Trust is further strengthened by transparency and a clear system of accountability. The panel Accountability as a Distinguishing Feature of PSM, moderated by DR’s ombudsman Jesper Tremansen, stressed that accountability is a key to maintaining audience’s trust. Having an in-house ombudsman is one way of ensuring it, and complemented by public value tests and regular content quality evaluations, as is the case in Latvian public television, LTV. Accountability, in today’s media climate, should go hand in hand with transparency and media literacy efforts by PSM.
The speakers and delegates of the Forum agreed on next steps that need to be taken to strengthen the network of Nordic-Baltic public service media. The key next steps, the Forum concluded in the closing panel, are the following:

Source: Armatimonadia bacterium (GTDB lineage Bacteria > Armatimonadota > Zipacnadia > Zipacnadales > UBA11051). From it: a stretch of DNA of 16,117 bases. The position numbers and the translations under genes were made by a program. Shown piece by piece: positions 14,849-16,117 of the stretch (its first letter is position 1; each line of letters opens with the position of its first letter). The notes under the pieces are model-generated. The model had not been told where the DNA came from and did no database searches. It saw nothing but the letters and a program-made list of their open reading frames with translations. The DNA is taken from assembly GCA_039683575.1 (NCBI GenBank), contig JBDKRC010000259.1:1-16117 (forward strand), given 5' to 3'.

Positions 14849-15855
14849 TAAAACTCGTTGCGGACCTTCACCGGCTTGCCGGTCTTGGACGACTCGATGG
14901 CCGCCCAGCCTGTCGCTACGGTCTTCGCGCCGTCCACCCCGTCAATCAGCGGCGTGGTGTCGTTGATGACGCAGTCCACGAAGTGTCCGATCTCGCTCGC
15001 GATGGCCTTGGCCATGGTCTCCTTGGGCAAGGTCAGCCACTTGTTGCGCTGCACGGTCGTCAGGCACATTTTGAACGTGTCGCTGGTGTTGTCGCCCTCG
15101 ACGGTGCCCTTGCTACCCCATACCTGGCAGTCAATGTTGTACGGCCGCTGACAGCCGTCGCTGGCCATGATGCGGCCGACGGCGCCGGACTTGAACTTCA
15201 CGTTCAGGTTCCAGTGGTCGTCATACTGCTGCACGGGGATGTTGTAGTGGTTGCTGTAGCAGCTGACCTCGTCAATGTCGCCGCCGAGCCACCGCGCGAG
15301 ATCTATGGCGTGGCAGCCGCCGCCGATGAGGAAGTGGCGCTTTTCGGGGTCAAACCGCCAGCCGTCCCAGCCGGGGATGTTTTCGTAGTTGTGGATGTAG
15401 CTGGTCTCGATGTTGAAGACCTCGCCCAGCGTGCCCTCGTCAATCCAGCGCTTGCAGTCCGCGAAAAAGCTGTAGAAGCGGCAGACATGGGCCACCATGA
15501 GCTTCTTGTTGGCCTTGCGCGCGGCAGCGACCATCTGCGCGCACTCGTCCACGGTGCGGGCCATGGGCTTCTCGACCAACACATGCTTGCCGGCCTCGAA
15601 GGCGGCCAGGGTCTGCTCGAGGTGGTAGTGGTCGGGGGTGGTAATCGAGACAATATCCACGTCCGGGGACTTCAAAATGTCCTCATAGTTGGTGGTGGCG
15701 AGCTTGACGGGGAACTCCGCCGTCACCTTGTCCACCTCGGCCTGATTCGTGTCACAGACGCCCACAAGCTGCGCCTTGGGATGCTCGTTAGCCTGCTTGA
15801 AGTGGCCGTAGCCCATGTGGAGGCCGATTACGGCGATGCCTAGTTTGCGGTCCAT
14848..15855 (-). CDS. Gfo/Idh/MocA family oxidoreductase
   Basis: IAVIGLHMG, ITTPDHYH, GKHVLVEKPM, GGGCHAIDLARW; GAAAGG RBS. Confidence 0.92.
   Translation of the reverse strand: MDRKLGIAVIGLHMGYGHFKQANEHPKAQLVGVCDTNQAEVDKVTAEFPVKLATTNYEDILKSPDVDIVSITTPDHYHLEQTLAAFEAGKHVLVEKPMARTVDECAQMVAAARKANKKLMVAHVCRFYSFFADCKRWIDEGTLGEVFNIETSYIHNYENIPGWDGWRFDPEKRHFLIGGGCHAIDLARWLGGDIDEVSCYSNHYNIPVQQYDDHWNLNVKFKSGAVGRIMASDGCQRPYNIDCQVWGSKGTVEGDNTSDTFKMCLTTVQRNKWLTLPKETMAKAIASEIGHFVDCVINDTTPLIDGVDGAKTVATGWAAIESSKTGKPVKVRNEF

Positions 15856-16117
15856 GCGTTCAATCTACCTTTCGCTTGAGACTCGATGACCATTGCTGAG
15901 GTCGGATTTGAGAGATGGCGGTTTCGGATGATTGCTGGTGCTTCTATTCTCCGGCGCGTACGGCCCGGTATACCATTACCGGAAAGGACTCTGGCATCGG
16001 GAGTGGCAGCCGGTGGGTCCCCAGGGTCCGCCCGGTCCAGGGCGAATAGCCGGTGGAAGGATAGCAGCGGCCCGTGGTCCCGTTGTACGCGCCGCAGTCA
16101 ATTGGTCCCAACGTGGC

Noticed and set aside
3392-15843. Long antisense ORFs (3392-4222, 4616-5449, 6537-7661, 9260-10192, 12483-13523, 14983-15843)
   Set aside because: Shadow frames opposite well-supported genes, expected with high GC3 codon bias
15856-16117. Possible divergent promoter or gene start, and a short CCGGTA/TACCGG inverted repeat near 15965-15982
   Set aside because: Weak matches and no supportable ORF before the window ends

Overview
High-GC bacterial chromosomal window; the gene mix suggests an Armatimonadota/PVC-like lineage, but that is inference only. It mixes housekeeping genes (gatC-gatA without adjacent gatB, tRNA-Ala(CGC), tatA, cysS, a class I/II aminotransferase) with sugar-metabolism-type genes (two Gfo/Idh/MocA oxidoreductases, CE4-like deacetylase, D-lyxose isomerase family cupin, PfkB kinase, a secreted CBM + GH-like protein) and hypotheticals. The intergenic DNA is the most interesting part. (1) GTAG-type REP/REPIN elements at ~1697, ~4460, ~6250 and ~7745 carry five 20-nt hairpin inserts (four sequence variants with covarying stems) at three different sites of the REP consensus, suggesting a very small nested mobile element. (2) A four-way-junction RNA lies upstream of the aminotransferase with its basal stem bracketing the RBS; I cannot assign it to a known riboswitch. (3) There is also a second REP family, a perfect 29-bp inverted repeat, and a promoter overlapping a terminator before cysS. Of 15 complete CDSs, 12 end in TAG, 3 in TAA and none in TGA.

- Forums for public service media professionals from Nordic and Baltic countries need to be held annually, focusing on a specific topical issue each time.
- Affiliated workshops focusing on new formats in the key areas of public media – news and current affairs, culture, children’s and factual entertainment – need to be held annually, perhaps on a rotation basis.
- A smaller forum focusing on co-production opportunities and content exchange needs to be held in the near future, capitalising on relationships built at the first Riga Forum.
The Forum, hosted by Latvian Television, Latvian Radio and LSM.LV in cooperation with the Baltic Centre for Media Excellence (BCME), was supported by the Nordic Council of Ministers and Danish Cultural Institute.
Gunta Sloga, commissioning editor, LTV firstname.lastname@example.orgRita Ruduša, executive director, BCME email@example.com
Media companies have been experimenting with different strategies to find new sources of funding in the environment of growing digital and financial pressures, and, in the Baltics, this has led them to expand beyond country borders and single media types.